Later today, I will be preaching at St. Mary's, Putney -- an invitation extended by the Vicar, Giles Fraser, and approved by his bishop. It is an extraordinary act of hospitality, for which I am deeply grateful. This remarkable parish at the foot of the Putney Bridge has an amazing history, being the site of the historic Putney debates that led to the participation of the "common people" in the civic life of Britain.
I must admit to feeling the awesome weight of this day. Security people are busy making sure the venue will be safe for all, despite threats of some sort of protest. The media will be out in full force, and the sidewalks will be littered with satellite dish trucks. They're all looking for a "good" story, of course, because they're in the business of selling papers and TV shows. By "good," they mean that I will slip and say something I shouldn't, or at least say something negative about the Archbishop of Canterbury or the Anglican Communion that will make a juicy headline. Everyone else is telling me how much they are looking forward to what I have to say.
I, on the other hand, am feeling very small. How appropriate it is for the lesson to be from Jeremiah in which God calls Jeremiah to speak on His behalf, and Jeremiah, feeling very small and not up to the task, responds, "I'm only a boy!" I know how that feels. While everyone and everything is swirling all around me, I am trying to hear God's voice, to discern what it is I'm to say: NOT what I want to say, but what GOD wants me to say. To Jeremiah, and to me, God says (as God always says), "Be not afraid." I'm trying.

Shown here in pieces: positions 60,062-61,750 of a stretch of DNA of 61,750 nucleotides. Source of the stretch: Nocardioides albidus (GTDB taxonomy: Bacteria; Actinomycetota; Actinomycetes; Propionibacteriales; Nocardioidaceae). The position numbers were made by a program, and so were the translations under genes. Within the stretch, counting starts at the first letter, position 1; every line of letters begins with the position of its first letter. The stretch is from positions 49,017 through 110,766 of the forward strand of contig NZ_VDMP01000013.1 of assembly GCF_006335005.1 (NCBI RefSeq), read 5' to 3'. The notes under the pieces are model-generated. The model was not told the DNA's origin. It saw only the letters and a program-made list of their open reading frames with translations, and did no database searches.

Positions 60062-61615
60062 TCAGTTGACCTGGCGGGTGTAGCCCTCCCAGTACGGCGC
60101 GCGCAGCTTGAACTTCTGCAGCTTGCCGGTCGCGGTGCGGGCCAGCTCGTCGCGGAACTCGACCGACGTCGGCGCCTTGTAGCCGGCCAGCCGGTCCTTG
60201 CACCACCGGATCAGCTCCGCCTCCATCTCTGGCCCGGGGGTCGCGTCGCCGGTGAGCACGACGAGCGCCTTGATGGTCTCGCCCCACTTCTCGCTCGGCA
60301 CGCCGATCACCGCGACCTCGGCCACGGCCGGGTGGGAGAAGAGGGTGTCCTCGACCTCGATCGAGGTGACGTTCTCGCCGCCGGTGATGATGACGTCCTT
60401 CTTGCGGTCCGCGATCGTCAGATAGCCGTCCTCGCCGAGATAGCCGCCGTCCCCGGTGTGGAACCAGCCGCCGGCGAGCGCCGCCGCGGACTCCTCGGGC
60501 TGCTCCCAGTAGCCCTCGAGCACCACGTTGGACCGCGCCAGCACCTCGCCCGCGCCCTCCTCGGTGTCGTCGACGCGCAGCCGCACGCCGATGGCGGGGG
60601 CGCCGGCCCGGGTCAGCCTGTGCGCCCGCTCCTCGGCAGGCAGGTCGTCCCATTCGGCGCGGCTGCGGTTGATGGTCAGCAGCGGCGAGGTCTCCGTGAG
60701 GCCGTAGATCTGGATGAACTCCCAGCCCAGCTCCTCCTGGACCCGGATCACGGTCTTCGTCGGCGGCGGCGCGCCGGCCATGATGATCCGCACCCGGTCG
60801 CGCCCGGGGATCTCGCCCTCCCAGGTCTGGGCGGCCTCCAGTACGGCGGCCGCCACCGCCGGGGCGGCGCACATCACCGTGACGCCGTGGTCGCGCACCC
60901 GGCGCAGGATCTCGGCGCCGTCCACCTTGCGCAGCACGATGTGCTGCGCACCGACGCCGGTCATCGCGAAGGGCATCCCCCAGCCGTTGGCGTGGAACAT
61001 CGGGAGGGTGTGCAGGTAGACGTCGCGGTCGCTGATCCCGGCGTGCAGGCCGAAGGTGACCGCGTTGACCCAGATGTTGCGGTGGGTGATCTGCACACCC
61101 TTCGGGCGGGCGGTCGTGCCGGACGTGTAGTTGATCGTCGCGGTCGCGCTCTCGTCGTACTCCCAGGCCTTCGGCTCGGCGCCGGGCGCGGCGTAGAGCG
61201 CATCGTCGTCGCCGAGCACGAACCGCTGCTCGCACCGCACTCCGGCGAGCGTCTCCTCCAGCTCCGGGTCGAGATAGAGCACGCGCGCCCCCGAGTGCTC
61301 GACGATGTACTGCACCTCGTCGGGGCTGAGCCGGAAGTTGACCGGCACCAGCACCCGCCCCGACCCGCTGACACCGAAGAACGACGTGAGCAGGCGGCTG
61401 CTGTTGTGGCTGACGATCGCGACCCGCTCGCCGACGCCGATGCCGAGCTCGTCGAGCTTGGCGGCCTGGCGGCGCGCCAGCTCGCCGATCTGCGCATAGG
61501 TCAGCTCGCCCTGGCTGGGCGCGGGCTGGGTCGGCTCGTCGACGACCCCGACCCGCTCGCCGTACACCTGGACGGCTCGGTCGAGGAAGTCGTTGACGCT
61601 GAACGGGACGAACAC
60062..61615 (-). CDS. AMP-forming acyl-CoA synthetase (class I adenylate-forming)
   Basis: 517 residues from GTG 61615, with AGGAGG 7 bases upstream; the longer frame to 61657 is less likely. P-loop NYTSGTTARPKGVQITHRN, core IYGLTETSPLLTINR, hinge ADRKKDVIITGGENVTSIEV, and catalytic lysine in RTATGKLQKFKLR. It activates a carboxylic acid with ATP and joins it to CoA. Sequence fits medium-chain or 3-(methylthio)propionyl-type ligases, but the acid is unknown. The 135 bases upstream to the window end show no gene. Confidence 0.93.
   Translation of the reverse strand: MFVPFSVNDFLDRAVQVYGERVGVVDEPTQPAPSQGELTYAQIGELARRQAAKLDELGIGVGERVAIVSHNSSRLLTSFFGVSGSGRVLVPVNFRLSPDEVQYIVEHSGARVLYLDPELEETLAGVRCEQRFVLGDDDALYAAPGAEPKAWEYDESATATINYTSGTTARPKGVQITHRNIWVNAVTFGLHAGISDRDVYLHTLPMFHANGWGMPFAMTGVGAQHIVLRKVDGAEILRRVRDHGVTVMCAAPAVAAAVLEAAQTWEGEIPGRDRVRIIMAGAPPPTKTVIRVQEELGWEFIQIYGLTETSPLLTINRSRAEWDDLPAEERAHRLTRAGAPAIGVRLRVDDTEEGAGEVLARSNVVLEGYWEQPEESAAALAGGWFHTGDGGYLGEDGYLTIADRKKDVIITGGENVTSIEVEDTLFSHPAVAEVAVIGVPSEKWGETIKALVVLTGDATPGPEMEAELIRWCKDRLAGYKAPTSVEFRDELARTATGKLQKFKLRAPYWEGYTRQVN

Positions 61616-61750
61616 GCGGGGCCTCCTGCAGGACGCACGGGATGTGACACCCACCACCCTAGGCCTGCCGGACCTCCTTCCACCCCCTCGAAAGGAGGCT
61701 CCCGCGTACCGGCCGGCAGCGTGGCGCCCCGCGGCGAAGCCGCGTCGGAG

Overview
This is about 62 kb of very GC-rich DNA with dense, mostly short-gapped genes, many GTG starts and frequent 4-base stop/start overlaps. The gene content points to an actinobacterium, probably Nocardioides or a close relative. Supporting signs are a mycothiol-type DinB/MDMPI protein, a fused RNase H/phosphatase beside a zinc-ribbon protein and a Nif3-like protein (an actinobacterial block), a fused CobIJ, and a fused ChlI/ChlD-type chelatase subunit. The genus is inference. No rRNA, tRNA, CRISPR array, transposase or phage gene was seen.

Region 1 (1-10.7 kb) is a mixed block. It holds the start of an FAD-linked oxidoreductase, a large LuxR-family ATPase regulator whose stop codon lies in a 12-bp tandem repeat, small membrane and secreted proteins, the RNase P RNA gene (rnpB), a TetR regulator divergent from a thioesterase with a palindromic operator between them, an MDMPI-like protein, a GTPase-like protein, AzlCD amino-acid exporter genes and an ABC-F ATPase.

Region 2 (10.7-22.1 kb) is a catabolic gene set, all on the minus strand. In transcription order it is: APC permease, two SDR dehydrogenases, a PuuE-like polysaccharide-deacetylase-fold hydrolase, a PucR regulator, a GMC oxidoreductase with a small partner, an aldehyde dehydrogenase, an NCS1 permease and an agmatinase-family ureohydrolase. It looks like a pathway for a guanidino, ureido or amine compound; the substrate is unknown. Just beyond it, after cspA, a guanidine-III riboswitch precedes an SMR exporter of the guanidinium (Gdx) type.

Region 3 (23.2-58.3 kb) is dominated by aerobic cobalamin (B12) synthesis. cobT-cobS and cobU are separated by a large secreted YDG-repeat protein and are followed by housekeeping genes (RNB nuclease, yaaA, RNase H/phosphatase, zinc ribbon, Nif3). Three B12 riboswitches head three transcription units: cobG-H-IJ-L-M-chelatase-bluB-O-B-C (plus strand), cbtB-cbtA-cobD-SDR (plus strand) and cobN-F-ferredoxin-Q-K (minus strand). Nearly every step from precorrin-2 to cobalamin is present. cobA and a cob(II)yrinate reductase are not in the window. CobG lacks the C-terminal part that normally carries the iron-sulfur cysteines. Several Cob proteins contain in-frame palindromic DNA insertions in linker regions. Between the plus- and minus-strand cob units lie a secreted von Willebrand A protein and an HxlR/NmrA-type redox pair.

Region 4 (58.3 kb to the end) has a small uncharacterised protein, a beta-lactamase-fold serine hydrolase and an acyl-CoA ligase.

God also says "I will put my words in your mouth." I'm holding God to His promise about that one, because everything I think of saying sounds short of the mark, so inconsequential to the awesome task. I worry less about the people who will quarrel with whatever I say, than about those whose hopes and dreams and view of God (and God's church) seem to be at stake. They are beginning to believe that God loves them, after years of being told otherwise, and they are looking for a word of hope from me. I so want to deliver that word of hope -- that the God they've had the courage to believe really loves them, really does.
The anxiety for me comes between now and when I start to speak. I'm not worried about all the eyes which will be on me. I worry about doing God proud. I worry about getting it right. I worry about both expressing the joy I have come to know in my life at the hands of a gracious and loving God, in such a way that those who hear my words will believe that that same joy awaits them.
I know that when I begin to preach, God will take away my anxiety and bring me to that calm place from which I can dare to speak words on God's behalf, as best as I can discern them. In the meantime, I just feel like a boy.
Pray for me.